Baseball, Blackouts and Buyouts
This weekend I was finalizing our summer vacation plans, and noticed that the house we are renting in the Outer Banks has WiFi. "Cool," I thought, "I'll bring the laptop and watch the Nats on vacation." But then I hesitated -- a few weeks ago I was in Princeton, NJ and tried to watch the Nats on my laptop, but was told I was in the blackout area. Wondering whether Corolla, NC would be subject to Nats blackout, I found a relevant Zip Code and checked out "the list," and sure enough, the Outer Banks is part of the Nats' empire, which we now know stretches from Eastern North Carolina to the middle of New Jersey and to Central Pennsylvania. So it looks like I won't be watching Nationals' games on vacation this summer.
I am not alone. This story on Yahoo chronicles similar frustrations of fans around the country. As Capitol Punishment points out, the reason for the blackout rules is not to protect ticket sales (well, not anymore), it's to protect advertising revenue, which is still the predominant way baseball telecasts are paid for.
Most clubs earn revenue from telecasts of their games by selling exclusive rights to the local broadcasters; "exclusive" being the key for the broadcaster, who wants to make sure that if you watch the Nats, you see the advertisements it has sold. If you can watch the Nats without seeing those ads, advertisers will soon take their money elsewhere. Also, because the broadcaster is local, the area of exclusivity is measured geographically -- Koons Toyota would pay WDCA-20 to reach people in Arlington, Bethesda and Landover, not people who are "out-of-market" in far away places. So no one cares whether someone in Texas watches Nats games on the Internet -- the advertisements have little value to those viewers. (Blackouts can also theoretically protect the attendance at RFK -- if I can watch on TV I won't go to the park -- but most people agree that TV actually promotes attendance, rather than detract from it.)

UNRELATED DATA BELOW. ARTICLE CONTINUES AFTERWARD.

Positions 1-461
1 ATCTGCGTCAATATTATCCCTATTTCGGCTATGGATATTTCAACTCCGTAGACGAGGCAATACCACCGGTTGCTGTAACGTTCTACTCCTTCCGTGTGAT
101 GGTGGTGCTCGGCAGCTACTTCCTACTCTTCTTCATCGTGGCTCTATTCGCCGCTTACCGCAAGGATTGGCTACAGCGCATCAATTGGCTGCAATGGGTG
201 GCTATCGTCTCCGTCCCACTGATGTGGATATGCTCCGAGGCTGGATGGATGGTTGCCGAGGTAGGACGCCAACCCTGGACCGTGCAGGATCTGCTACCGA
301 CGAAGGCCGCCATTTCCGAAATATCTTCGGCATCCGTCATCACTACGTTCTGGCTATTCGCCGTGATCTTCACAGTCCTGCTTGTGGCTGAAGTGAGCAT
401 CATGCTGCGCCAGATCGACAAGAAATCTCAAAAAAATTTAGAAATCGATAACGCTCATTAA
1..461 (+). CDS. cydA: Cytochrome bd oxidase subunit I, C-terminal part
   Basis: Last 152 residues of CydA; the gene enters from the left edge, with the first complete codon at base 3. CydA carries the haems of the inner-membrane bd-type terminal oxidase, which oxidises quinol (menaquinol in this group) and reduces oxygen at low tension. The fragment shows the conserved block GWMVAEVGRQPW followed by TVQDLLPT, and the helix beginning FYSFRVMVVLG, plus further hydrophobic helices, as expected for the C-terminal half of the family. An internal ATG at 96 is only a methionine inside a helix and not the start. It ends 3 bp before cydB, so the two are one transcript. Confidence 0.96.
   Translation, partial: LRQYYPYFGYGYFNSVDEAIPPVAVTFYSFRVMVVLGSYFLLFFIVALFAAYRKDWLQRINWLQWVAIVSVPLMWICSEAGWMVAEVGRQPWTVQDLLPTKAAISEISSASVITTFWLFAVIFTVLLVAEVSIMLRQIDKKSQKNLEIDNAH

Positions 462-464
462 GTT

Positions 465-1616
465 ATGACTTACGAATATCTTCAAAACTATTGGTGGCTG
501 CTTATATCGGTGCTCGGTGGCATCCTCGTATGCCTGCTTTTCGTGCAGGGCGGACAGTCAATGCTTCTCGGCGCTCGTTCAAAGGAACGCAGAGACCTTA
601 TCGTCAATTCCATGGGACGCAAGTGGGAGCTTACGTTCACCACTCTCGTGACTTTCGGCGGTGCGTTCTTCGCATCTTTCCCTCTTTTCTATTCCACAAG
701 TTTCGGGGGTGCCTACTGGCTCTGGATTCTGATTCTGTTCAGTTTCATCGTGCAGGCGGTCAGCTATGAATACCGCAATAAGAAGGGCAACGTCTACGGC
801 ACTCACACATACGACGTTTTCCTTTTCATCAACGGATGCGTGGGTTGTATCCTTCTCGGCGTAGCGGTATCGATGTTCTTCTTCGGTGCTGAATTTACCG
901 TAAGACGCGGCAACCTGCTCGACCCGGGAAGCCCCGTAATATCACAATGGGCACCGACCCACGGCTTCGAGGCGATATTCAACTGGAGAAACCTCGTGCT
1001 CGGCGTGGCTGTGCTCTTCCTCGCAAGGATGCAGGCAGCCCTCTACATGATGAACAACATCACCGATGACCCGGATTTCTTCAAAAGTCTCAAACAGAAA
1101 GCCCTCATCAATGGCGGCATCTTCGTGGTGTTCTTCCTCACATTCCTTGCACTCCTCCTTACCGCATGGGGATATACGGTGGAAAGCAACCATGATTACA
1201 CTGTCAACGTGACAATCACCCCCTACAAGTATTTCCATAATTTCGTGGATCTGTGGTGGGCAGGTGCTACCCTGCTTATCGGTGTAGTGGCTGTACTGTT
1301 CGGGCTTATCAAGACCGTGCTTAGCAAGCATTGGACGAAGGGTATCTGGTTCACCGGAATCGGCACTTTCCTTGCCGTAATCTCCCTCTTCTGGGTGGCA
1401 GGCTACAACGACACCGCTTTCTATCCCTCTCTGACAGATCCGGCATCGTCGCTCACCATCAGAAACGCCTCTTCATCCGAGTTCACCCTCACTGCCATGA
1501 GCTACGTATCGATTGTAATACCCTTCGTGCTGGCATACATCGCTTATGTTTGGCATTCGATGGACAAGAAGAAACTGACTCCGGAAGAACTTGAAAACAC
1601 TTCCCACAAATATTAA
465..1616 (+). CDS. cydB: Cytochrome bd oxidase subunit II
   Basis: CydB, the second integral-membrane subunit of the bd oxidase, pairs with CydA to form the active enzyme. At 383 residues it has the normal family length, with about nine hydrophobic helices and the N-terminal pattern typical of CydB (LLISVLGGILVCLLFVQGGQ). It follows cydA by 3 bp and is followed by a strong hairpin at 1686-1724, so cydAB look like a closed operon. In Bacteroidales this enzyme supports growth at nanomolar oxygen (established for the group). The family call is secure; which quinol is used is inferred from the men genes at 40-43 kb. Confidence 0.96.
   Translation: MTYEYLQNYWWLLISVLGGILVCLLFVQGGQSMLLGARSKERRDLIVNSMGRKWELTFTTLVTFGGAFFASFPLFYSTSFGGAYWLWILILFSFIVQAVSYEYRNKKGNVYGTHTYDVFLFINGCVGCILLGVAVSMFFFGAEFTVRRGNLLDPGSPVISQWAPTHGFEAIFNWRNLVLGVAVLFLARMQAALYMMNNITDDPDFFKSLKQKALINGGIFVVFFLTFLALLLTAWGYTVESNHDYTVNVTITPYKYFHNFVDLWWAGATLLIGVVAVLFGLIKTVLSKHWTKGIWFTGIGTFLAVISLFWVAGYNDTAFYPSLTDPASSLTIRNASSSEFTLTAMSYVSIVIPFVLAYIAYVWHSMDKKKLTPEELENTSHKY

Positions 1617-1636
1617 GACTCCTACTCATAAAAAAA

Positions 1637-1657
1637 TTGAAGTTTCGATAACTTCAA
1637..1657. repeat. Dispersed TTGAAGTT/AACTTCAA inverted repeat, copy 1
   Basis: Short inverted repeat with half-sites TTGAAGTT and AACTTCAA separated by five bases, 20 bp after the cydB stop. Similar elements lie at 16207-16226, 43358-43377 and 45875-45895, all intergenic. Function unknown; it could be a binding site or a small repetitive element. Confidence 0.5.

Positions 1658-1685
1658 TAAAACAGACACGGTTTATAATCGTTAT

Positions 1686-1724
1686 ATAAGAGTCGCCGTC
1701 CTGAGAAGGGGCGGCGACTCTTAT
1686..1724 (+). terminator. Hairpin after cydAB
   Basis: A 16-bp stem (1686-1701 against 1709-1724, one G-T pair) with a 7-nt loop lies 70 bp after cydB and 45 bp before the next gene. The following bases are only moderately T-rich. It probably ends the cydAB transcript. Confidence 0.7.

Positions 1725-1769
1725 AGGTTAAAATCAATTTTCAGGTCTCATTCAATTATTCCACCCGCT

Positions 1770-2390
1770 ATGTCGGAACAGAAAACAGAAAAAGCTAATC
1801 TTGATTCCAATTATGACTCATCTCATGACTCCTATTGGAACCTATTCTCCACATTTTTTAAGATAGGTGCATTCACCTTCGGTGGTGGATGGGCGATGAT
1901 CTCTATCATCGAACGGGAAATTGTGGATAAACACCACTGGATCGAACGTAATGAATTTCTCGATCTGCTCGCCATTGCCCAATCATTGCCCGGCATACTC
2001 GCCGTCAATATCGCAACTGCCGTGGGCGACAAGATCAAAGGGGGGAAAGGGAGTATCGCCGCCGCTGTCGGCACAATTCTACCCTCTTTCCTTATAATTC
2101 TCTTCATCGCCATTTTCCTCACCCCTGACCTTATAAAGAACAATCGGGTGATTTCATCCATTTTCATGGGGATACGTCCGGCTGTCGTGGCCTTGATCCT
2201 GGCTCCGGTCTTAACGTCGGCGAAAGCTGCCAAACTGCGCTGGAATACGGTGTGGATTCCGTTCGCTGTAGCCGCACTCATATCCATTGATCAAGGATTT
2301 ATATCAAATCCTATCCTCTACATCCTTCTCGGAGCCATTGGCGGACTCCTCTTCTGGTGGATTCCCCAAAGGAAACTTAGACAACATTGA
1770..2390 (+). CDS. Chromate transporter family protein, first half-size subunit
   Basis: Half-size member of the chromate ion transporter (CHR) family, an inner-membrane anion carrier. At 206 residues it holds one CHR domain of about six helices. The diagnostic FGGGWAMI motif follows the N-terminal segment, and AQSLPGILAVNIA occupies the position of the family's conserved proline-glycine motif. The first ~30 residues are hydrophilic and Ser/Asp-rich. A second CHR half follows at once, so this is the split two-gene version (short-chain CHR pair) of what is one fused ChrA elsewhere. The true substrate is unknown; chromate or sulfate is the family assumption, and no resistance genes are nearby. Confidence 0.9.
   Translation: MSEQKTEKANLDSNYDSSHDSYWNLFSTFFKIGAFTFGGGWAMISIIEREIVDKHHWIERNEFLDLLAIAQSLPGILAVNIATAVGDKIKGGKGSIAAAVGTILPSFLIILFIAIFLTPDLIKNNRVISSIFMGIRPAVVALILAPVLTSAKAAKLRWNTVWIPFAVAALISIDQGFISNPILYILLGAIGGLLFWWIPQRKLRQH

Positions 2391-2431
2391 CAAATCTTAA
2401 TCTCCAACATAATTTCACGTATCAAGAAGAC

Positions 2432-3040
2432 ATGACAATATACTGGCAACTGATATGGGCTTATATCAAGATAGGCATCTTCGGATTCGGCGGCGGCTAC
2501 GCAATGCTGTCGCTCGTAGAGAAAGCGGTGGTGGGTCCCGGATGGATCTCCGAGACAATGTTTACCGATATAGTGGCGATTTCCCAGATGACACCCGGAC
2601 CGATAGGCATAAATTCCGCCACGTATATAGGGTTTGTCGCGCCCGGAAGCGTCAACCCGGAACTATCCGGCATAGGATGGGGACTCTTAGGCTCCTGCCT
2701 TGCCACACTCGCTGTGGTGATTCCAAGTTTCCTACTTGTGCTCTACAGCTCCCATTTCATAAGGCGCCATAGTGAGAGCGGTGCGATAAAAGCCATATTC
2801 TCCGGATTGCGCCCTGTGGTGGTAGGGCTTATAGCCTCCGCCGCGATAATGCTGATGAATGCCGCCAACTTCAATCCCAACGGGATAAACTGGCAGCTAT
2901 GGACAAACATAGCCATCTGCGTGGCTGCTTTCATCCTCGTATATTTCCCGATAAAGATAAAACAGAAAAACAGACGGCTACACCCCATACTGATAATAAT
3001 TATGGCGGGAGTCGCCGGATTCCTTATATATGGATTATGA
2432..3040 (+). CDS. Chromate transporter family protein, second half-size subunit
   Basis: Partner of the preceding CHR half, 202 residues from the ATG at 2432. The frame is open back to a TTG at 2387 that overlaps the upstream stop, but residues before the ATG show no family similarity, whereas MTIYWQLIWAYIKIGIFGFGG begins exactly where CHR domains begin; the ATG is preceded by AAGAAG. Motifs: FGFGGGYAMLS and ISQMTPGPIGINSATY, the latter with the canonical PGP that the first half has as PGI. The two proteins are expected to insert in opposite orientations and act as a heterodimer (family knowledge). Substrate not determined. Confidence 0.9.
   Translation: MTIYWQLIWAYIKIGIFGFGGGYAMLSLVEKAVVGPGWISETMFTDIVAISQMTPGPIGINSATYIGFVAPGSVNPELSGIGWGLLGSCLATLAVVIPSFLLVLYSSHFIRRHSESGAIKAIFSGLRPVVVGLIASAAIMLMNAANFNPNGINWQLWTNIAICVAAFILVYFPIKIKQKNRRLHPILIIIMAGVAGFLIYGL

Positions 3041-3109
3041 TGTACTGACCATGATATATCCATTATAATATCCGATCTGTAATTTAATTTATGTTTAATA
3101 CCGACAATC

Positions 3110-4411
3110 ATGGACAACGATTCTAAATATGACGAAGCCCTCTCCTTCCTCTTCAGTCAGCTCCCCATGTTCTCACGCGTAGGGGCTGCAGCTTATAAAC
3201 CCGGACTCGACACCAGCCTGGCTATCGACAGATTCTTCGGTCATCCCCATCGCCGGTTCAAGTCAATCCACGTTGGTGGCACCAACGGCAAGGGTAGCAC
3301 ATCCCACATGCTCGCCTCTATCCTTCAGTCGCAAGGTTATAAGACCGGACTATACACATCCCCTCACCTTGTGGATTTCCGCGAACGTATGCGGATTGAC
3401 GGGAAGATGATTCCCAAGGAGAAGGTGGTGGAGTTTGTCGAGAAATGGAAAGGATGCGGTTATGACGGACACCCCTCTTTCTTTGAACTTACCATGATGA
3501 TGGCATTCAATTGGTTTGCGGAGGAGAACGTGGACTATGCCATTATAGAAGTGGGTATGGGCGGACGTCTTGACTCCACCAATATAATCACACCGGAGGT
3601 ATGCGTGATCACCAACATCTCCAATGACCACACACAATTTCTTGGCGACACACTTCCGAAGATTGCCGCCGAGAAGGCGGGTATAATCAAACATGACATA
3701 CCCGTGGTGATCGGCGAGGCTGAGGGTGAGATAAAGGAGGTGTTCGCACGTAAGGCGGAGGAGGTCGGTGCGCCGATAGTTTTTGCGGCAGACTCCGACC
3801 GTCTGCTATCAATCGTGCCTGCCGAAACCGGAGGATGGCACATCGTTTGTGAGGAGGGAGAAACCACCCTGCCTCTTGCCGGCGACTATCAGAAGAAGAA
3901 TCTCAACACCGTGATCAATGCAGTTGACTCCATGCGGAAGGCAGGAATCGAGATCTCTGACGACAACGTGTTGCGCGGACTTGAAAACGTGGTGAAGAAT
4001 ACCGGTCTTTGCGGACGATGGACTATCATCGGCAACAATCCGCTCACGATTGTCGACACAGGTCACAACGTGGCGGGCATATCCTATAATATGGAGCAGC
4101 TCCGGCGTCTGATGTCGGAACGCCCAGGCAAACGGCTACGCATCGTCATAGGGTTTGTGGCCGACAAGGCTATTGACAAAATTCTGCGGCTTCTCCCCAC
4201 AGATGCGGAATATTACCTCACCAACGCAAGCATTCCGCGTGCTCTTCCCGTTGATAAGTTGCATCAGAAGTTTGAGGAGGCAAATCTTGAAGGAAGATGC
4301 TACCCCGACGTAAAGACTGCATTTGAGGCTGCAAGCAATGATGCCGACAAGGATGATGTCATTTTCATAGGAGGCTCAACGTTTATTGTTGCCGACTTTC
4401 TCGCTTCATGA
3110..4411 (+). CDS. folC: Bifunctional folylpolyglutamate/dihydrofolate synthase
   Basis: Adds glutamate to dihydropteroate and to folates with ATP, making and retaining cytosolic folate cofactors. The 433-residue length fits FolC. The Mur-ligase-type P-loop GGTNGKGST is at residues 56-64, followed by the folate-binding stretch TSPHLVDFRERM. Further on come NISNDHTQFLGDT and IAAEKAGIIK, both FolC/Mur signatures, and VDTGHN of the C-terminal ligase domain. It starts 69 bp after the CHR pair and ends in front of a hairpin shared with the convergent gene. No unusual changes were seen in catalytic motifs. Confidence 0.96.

But there are several areas where this theory gets mangled by practice in the case of the Nats and MLB.tv. First, of course, is that there are no local broadcasters who paid anyone anything for exclusive rights to Nats games in New Jersey, Pennsylvania and North Carolina. If there were, I'd be perfectly happy watching those games on the local TV like I do here in the D.C. area. The blackout lists for MLB.tv are, at this point, little more than a game of Risk, where the U.S. has been divided up in concept, without any real marketplace analysis behind the assignment.
Second, even here in D.C., watching the games on the MLB.tv, you would still see the advertisements from the local advertisers (assuming MLB.tv didn't cover them up or replace them). The problem for MASN and DC-20 is that those viewers don't get counted in the Nielsen ratings, and thus they won't get paid by the advertisers for those viewers.
But that leads me to my main point -- since this is all about money and not about spite, why can't I choose to "buyout my blackout", or pay extra to watch Nats games anywhere I want, regardless of the exclusive rights sold to a local broadcaster. That premium I paid could go mostly to the local broadcaster affected by my viewing on MLB.tv, to cover any potential "losses" from me not watching on television.
To help me understand why this option is not presented by MLB.tv, I tried to figure out how much that premium would cost. To do this, I started with the basic metric for selling ads, the CPM, which stands for "cost per thousand" (the "M" is the Roman numeral for 1000). According to one website, the average CPM for broadcast television is $20 for a 30-second spot -- in other words, for every 1,000 people that watch that ad, the advertiser pays the broadcaster $20. I think that is a little high for the Nats, but I'll use it here for simplicity.